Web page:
Elizabeth Blake, Widow and Elizabeth Blake, and Maria Blake, Minors, by said Elizabeth Blake, Widow, their mother and next friend, Plaintiffs.,

Sir John Burke, Bart., Meyrick Shaw, and several other Creditors of the late Christopher John Blake, Esq. ,deceased, Defendants.

PURSUANT to the Decree in this Cause, bearing date the 2d day of June, 1823, I will, on Monday, the 24th day of November inst., at the hour of one o'clock in the afternoon of said day, at my Chambers on the Innsquay, Dublin, Set up and Sell to the highest and best Bidder, ALL THAT AND THOSE, the Lands of Windfield and Mulloughmore, with the Appurtenaures, situate in the County of Galway, in the Pleadings in this Cause and said Decree mentioned, or a competent part thereof, for the purposes in said Decree mentioned, said Lands being subject to the Dower of the Plaintiff, Elizabeth Blake, Widow- Part of the Lands of Mulloughmore has been set apart by me for the payment thereof, and which will be sold subject thereto- Dated this 1st November, 1823.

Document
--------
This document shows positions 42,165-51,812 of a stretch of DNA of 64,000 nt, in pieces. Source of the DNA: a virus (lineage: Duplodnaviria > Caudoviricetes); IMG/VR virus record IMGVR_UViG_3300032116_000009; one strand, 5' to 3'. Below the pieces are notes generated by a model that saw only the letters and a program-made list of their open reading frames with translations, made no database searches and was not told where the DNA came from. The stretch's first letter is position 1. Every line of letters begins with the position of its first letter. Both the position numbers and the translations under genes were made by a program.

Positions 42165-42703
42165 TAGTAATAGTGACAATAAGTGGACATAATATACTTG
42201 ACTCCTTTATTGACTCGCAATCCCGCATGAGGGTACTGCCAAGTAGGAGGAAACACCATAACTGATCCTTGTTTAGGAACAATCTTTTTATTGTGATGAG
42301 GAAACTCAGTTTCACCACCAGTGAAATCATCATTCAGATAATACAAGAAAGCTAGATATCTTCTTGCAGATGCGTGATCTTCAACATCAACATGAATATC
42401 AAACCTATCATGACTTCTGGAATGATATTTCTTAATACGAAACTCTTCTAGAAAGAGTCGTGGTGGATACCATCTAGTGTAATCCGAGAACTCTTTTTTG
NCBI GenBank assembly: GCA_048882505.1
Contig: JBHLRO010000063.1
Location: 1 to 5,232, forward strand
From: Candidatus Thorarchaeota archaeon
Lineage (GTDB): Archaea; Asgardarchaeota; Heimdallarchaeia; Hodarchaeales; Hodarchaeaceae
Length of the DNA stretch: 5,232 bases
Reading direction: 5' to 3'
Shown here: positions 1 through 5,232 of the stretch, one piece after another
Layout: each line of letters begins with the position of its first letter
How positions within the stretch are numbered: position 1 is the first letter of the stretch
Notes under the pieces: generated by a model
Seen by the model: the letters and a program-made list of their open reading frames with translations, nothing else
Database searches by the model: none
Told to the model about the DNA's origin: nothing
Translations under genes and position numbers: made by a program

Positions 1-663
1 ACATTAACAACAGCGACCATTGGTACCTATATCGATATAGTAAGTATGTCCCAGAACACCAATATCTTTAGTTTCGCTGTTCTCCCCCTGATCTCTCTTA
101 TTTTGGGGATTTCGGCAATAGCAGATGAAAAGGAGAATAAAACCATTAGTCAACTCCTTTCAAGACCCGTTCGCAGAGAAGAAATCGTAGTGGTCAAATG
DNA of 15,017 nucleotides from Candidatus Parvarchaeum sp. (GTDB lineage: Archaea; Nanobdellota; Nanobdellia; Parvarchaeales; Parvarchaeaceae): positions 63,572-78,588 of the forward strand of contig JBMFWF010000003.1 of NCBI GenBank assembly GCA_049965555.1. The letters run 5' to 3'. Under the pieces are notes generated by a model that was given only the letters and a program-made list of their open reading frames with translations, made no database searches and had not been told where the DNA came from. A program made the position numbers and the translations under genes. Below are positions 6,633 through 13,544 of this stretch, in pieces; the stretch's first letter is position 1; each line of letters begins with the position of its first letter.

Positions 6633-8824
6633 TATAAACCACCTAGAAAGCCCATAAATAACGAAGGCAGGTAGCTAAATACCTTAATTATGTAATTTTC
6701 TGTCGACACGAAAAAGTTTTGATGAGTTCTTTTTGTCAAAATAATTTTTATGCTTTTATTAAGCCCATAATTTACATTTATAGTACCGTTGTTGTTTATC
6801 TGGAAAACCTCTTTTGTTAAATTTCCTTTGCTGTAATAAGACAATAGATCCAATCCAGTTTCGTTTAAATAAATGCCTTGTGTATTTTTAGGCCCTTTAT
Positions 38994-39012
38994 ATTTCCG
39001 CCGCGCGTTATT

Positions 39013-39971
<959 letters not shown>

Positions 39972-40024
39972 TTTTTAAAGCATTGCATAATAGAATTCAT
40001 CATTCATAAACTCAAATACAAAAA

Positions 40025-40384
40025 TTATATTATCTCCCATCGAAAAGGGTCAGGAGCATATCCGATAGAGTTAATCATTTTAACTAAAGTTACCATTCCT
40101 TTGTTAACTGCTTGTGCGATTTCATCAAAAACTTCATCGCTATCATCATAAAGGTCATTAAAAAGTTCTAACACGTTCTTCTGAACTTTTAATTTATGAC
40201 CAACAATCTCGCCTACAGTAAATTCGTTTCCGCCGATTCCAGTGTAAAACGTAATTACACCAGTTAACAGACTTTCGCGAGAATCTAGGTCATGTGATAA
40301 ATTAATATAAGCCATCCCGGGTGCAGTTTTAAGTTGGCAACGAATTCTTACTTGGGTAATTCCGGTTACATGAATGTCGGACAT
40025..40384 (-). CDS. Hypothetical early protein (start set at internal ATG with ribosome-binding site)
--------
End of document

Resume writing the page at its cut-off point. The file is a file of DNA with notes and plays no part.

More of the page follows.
John Wm. Browne, 16 Kildare-street.
Dublin, Plaintiff's Solicitor. Nov. 6


     This is the Fourth of November, and the Statue of Old Glencoe is not decorated. The peace of the City is not disturbed, and the recollections which this foolish and odious ceremony were calculated to cause, have, thanks to the prudence and energy of Lord Wellesley's Government, altogether ceased: and we may be assured that the thing will never be attempted in the future. A few noisy and drunken fellows annoyed the inhabitants by yelling and shouting, and between tow and three o'clock this morning Mr. "Leather-lungs" made a famous speech about the Boyne and William, and "every thing in the world," after which they dispersed.- Dublin Evening Post.